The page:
Sync8
Now just click Activate and again in the confirmation dialog:
Sync9


Let’s give this a try.  Update a few contacts so you have some Zip Finders to test with.  I added a contact named Johnathan Smith to Blue Yonder Airline.  Hey, when I search for “blu” I don’t see anything!  That’s because we need to add our new field to the entity’s Quick Find View.  The super-fast way to edit the system views is to return to the Contacts list and click the ellipses in the ribbon (…) and System Views:
 Sync10
Just click the Add Find Columns in the right menu and select your new column.  Make sure you click Publish on the Contact entity (or Publish All Customizations) to make the change effective.
Sync11

Now when you type “Blu” you get a list of all contacts that have a “Blu” anywhere in their name, company, email, etc.
Sync12
In many systems that will return too many records to find the one we want.  But, if I type “blujs” (or even “bluj”) I’m searching for a very distinctive string and will work in other locations like Lookups!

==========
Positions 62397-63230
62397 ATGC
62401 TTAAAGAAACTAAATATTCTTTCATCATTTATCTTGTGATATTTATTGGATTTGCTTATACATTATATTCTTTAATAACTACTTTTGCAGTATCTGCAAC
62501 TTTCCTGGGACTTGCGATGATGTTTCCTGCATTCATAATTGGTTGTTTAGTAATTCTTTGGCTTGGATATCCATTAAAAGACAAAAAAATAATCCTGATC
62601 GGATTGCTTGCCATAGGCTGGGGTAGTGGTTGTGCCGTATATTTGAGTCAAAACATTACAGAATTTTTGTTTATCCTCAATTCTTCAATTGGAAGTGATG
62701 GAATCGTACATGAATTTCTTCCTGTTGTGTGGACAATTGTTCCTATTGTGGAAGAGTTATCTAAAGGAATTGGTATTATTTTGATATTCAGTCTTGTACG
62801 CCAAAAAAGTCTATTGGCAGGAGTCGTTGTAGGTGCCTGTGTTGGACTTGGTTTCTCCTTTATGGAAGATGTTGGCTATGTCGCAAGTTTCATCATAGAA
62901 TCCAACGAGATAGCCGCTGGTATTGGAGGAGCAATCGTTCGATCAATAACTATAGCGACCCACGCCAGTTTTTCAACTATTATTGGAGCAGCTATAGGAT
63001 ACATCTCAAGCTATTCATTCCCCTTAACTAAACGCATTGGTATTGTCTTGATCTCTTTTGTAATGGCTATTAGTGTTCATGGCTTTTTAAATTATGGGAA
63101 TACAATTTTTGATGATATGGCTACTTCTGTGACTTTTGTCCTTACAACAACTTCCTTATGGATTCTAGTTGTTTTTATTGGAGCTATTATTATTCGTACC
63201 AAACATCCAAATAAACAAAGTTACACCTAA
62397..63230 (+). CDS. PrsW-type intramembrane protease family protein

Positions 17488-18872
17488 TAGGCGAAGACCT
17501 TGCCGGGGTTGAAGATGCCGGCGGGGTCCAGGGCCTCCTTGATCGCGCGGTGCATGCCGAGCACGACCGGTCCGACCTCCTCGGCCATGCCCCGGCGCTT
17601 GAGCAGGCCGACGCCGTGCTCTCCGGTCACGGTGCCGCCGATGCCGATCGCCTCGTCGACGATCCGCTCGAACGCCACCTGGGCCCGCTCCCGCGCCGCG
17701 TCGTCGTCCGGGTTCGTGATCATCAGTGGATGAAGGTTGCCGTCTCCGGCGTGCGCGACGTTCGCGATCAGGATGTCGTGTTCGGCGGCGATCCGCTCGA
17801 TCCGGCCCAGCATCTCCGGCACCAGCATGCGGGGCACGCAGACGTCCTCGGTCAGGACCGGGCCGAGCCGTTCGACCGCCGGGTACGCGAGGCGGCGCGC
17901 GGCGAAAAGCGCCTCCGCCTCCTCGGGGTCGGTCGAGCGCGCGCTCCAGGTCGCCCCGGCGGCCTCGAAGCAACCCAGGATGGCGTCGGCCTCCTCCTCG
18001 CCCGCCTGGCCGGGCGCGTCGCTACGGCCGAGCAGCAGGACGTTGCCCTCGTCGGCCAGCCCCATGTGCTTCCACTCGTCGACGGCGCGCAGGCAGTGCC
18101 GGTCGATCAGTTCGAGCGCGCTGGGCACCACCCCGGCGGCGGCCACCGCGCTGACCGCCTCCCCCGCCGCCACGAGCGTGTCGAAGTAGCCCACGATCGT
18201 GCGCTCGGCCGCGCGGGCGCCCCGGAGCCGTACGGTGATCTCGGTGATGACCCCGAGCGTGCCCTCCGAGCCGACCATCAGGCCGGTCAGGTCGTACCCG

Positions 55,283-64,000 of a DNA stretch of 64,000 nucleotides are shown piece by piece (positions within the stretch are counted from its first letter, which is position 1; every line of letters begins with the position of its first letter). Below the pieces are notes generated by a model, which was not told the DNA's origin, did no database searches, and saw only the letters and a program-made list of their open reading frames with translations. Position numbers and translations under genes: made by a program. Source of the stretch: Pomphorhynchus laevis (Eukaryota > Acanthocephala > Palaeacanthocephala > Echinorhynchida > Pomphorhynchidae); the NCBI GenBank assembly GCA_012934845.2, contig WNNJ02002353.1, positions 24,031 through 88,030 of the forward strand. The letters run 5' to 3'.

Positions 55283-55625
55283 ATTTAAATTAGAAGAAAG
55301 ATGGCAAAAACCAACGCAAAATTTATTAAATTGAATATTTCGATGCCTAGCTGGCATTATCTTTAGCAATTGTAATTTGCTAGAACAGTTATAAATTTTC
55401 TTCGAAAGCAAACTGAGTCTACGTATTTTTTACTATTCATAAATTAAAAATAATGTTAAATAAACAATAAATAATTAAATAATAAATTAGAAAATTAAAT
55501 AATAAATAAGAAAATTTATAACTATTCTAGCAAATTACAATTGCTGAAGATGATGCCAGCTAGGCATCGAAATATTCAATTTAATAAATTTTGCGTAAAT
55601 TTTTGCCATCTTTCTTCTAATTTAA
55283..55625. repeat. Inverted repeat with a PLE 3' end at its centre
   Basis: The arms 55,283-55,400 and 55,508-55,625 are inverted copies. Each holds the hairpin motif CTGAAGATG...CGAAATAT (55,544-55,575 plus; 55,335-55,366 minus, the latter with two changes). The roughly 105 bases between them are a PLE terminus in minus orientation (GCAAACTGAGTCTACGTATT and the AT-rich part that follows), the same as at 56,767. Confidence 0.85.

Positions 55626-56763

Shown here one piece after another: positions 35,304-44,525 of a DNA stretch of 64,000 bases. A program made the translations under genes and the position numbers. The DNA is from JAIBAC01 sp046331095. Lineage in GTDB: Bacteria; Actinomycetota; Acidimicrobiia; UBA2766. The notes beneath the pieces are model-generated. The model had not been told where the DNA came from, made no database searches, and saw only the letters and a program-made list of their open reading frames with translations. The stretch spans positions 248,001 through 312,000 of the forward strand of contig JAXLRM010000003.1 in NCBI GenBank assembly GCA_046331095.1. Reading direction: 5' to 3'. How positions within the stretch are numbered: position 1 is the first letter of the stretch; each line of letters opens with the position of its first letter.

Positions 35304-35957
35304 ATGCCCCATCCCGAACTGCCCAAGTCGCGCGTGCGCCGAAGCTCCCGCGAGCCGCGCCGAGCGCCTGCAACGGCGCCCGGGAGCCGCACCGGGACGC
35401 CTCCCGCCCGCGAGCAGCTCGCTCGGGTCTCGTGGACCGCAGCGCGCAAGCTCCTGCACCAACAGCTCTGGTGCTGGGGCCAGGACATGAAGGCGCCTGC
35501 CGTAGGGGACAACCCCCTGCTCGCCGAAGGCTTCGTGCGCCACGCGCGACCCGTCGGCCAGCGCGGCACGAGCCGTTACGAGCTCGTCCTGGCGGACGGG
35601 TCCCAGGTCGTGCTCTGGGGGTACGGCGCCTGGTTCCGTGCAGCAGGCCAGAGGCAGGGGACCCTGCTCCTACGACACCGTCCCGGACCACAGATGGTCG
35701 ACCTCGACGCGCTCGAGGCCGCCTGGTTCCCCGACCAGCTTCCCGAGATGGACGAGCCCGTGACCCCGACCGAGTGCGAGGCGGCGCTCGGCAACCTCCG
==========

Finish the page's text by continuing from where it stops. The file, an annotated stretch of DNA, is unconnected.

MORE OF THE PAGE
Sync13
Now this abbreviation scheme may not work in every situation, but the algorithm is very tweak-able for your particular application.

Synchronous Workflows vs. Plugins

There will definitely be debate about when to use a synchronous workflow over a plugin so here are some guidelines about when to choose real-time workflows:
  • Logic is relatively simple (if-then-else)
  • The business rules may change frequently
  • The data needed is contained in the primary entity or entities with N:1 relationships
  • The process needs to create or send a template-based email

Thursday, October 10, 2013

Inspired by greatness